Behind the SCENES with TELEVISION (Jan, 1930)
Behind the SCENES with TELEVISION
Scientists experimenting in the field of television predict the perfection of practical home sets within a short time. This article explains the present status of television and tells of various methods of visual reproduction used in present Radio sets.
WILL tomorrow’s home entertainment be furnished by a television set which, at the turn of a button, presents on a screen a visual and audible reproduction of a scene being enacted on a stage hundreds of miles away? If predictions of experimenters now working on television apparatus are to be believed, this is exactly what will be possible within a few years.
Already there are several commercial television sets on the market, and there are a number of stations broadcasting for such sets. But as yet television has not been perfected to a degree where it is practical for the average man; it is in a stage of development roughly comparable to that of radio when dot and dash symbols were all that could be sent over the wire.
At present there are several difficulties to be overcome before television can be considered practical. The neon lamp used in present sets produces a comparatively weak light. A strong source of light which can be actuated with the swiftness of the neon lamp is needed. Another necessity is for a dependable, foolproof method of synchronization. In the motor driven scanning disk method now used it is essential that the motor at the broadcasting station and the motor in the receiving set be turning at exactly the same speed. If they are not, an inevitable distortion in the image ensues.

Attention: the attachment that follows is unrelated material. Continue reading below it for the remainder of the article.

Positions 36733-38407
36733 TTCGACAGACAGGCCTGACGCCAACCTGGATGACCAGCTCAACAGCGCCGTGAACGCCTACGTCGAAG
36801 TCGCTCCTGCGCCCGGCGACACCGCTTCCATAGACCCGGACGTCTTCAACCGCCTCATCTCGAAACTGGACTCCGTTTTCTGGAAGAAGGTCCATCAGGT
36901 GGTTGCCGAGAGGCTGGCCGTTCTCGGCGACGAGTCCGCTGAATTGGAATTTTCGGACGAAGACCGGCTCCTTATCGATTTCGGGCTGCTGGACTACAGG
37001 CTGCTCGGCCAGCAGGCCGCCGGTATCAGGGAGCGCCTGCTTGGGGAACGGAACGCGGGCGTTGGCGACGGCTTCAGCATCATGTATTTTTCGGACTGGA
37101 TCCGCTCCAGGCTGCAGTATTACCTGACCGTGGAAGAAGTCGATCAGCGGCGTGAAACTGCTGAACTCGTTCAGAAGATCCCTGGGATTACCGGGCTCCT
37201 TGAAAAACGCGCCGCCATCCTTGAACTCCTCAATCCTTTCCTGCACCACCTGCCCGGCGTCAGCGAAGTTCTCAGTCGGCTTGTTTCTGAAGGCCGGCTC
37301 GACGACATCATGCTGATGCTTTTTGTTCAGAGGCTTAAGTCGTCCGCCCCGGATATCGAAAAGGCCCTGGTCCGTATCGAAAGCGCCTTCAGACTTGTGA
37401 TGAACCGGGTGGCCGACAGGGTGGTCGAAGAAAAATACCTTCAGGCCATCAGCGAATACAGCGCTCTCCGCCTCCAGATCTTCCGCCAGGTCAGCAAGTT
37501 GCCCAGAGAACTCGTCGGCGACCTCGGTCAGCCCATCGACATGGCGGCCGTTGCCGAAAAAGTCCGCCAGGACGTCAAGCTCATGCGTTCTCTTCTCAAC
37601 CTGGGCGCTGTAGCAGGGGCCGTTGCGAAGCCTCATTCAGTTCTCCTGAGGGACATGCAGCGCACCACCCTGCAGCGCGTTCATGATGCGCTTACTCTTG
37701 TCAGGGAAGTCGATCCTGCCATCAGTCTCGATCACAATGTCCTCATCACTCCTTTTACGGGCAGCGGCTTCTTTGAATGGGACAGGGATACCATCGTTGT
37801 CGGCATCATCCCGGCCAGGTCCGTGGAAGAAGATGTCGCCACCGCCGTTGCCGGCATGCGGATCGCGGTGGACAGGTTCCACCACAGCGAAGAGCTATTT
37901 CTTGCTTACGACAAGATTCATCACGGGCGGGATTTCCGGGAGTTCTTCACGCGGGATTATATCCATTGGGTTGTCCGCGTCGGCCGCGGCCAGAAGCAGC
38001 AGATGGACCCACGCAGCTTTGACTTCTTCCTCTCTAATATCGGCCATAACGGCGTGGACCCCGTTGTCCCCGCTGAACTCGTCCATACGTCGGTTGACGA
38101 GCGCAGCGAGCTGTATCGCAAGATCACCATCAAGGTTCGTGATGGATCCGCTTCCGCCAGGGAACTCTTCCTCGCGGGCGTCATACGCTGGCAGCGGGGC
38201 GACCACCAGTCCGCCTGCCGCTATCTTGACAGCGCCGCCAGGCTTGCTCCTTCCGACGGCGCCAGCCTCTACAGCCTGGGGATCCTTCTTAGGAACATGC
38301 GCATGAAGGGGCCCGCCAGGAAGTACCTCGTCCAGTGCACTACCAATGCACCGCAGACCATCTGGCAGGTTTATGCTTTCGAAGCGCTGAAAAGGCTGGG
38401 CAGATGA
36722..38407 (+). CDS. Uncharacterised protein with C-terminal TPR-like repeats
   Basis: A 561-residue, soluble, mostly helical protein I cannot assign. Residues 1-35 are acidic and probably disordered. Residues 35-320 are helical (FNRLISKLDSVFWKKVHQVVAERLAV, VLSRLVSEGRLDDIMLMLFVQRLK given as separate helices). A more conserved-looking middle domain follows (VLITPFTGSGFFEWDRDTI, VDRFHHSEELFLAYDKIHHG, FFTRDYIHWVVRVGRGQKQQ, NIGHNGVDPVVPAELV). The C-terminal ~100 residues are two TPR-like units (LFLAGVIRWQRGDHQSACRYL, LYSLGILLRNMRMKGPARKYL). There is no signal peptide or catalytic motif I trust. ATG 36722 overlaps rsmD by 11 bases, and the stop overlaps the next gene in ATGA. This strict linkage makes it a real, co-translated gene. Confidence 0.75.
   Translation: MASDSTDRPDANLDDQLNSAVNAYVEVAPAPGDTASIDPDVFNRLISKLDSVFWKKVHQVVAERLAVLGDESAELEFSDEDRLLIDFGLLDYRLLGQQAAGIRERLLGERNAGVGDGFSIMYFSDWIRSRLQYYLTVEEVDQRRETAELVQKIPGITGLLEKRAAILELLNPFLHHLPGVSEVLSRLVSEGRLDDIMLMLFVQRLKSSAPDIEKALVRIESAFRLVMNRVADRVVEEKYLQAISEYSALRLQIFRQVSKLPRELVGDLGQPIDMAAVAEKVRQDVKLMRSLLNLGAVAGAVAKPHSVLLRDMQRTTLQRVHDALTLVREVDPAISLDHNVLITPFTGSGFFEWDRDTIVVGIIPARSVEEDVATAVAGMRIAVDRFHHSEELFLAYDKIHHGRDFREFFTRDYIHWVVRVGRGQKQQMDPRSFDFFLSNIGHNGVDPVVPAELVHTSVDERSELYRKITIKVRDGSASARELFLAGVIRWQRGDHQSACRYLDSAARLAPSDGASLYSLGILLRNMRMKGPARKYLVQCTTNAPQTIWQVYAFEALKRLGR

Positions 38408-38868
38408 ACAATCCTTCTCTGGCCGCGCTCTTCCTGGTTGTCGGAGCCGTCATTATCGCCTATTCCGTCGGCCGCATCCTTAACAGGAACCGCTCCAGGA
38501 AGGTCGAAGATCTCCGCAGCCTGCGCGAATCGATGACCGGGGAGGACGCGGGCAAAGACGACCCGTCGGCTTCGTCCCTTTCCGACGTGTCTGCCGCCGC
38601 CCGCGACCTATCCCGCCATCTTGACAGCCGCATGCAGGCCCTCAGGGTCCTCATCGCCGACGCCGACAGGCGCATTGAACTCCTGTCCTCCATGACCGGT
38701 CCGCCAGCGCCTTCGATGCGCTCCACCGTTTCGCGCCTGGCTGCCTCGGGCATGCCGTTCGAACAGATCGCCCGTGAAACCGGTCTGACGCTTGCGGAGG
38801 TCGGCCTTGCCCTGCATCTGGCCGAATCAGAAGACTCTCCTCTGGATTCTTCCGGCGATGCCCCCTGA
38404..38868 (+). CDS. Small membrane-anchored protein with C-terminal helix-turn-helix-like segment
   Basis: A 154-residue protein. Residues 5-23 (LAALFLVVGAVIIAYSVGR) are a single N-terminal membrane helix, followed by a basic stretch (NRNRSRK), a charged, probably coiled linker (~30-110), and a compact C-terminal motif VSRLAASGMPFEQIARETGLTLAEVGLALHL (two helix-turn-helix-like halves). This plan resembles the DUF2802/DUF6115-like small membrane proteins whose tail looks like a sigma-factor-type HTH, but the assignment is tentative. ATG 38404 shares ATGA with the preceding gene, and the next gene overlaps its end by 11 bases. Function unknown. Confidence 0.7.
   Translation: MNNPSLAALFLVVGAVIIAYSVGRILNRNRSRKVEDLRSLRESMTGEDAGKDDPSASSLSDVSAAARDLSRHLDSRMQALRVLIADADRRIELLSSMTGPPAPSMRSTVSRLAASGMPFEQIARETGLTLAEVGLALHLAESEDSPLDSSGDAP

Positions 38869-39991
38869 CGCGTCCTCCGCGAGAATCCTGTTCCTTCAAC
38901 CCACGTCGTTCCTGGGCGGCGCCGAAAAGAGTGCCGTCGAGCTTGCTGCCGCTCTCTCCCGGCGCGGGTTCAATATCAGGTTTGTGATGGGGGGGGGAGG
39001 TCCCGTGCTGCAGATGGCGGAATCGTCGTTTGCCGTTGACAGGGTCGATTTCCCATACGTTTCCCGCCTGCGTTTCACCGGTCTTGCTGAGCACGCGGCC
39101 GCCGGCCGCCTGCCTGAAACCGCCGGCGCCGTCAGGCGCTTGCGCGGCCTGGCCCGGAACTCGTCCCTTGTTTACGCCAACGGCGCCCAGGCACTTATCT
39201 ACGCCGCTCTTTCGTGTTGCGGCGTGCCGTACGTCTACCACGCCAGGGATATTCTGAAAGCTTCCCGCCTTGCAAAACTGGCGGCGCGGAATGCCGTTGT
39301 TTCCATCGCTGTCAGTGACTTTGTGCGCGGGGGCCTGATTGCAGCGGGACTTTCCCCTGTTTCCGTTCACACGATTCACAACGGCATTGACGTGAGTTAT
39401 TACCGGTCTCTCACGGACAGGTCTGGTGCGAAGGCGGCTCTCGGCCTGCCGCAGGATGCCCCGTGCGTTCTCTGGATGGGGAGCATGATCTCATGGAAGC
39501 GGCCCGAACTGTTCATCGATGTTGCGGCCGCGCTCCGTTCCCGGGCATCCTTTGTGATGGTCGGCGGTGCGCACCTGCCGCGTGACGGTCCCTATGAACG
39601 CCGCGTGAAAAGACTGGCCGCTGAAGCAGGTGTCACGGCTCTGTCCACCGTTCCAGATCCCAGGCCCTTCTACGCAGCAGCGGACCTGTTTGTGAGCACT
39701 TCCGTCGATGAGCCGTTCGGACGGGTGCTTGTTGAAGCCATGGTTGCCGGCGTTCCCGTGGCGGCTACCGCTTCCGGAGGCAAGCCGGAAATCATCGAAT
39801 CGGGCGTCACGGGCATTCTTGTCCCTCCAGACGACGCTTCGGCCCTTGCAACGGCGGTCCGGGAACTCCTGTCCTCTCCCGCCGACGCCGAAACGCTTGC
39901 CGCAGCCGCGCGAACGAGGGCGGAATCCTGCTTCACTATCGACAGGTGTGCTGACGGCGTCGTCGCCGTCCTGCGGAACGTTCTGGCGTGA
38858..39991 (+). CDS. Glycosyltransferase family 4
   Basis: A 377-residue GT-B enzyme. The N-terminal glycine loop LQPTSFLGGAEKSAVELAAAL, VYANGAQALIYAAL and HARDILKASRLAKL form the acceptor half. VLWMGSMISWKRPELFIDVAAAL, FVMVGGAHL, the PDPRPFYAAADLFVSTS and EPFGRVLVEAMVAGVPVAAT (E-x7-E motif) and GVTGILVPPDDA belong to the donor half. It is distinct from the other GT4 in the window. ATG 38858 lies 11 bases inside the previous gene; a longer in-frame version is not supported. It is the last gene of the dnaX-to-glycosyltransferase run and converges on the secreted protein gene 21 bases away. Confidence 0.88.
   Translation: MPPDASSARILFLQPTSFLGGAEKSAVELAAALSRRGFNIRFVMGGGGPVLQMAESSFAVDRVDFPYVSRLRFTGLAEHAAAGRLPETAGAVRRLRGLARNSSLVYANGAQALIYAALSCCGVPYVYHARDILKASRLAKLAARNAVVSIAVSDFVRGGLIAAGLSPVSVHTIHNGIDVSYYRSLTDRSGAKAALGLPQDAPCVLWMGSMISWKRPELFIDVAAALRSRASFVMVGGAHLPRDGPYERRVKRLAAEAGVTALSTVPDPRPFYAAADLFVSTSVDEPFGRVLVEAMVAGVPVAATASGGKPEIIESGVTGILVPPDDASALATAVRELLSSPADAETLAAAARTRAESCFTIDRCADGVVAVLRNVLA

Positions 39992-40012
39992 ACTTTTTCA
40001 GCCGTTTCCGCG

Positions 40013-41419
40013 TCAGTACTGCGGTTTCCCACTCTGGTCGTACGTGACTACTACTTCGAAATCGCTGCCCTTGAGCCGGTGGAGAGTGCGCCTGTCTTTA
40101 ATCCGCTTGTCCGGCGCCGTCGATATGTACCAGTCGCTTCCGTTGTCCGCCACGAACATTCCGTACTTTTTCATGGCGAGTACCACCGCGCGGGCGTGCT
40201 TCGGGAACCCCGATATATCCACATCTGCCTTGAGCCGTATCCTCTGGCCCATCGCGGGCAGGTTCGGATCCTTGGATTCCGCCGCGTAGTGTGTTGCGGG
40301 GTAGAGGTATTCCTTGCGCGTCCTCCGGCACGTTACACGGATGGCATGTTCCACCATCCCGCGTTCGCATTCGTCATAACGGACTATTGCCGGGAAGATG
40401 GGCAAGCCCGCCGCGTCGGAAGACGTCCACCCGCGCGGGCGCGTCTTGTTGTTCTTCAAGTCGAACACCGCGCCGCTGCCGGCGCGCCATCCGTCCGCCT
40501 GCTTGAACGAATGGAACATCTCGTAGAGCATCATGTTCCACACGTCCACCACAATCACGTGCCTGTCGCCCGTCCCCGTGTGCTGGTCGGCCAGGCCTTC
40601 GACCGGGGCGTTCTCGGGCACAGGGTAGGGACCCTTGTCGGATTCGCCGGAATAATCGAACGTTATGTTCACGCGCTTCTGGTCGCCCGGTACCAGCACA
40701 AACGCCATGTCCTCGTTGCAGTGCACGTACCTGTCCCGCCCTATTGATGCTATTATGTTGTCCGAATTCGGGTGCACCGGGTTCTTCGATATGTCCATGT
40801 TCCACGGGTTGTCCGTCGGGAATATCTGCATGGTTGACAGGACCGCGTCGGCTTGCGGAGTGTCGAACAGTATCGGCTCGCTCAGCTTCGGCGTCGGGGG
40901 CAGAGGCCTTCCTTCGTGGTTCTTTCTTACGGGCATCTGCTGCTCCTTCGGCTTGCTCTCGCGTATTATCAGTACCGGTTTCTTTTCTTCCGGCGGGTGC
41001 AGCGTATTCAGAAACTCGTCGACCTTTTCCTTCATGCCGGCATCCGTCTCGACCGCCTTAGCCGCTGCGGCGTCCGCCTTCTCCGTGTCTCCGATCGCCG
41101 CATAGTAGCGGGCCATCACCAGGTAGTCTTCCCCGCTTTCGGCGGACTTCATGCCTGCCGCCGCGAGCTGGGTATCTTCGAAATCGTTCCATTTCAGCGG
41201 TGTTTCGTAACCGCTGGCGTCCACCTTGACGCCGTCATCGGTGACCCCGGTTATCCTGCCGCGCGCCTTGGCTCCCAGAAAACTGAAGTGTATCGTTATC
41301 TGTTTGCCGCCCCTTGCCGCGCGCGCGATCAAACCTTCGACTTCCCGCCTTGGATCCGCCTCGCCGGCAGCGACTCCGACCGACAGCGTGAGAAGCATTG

Various methods of approach to the problem of the perfect television set are open to scientists. One is to make use of no moving parts whatever, in which wireless impulses are received and converted into X-ray beams and thence into visual images. Another method is to use a vibrating mirror in place of the disk which now correlates and concentrates the radio impulses. The system in most general use today makes use of the concentrated neon ray, parabolic reflectors and lenses.
C. Francis Jenkins, well known for his work with television, makes use of a quartz drum instead of the conventional perforated scanning disk in his latest sets. The quartz not only makes possible the use of a much smaller disk, but employs the principle of retention of vision to make the images smoother. The quartz drum takes less power to operate.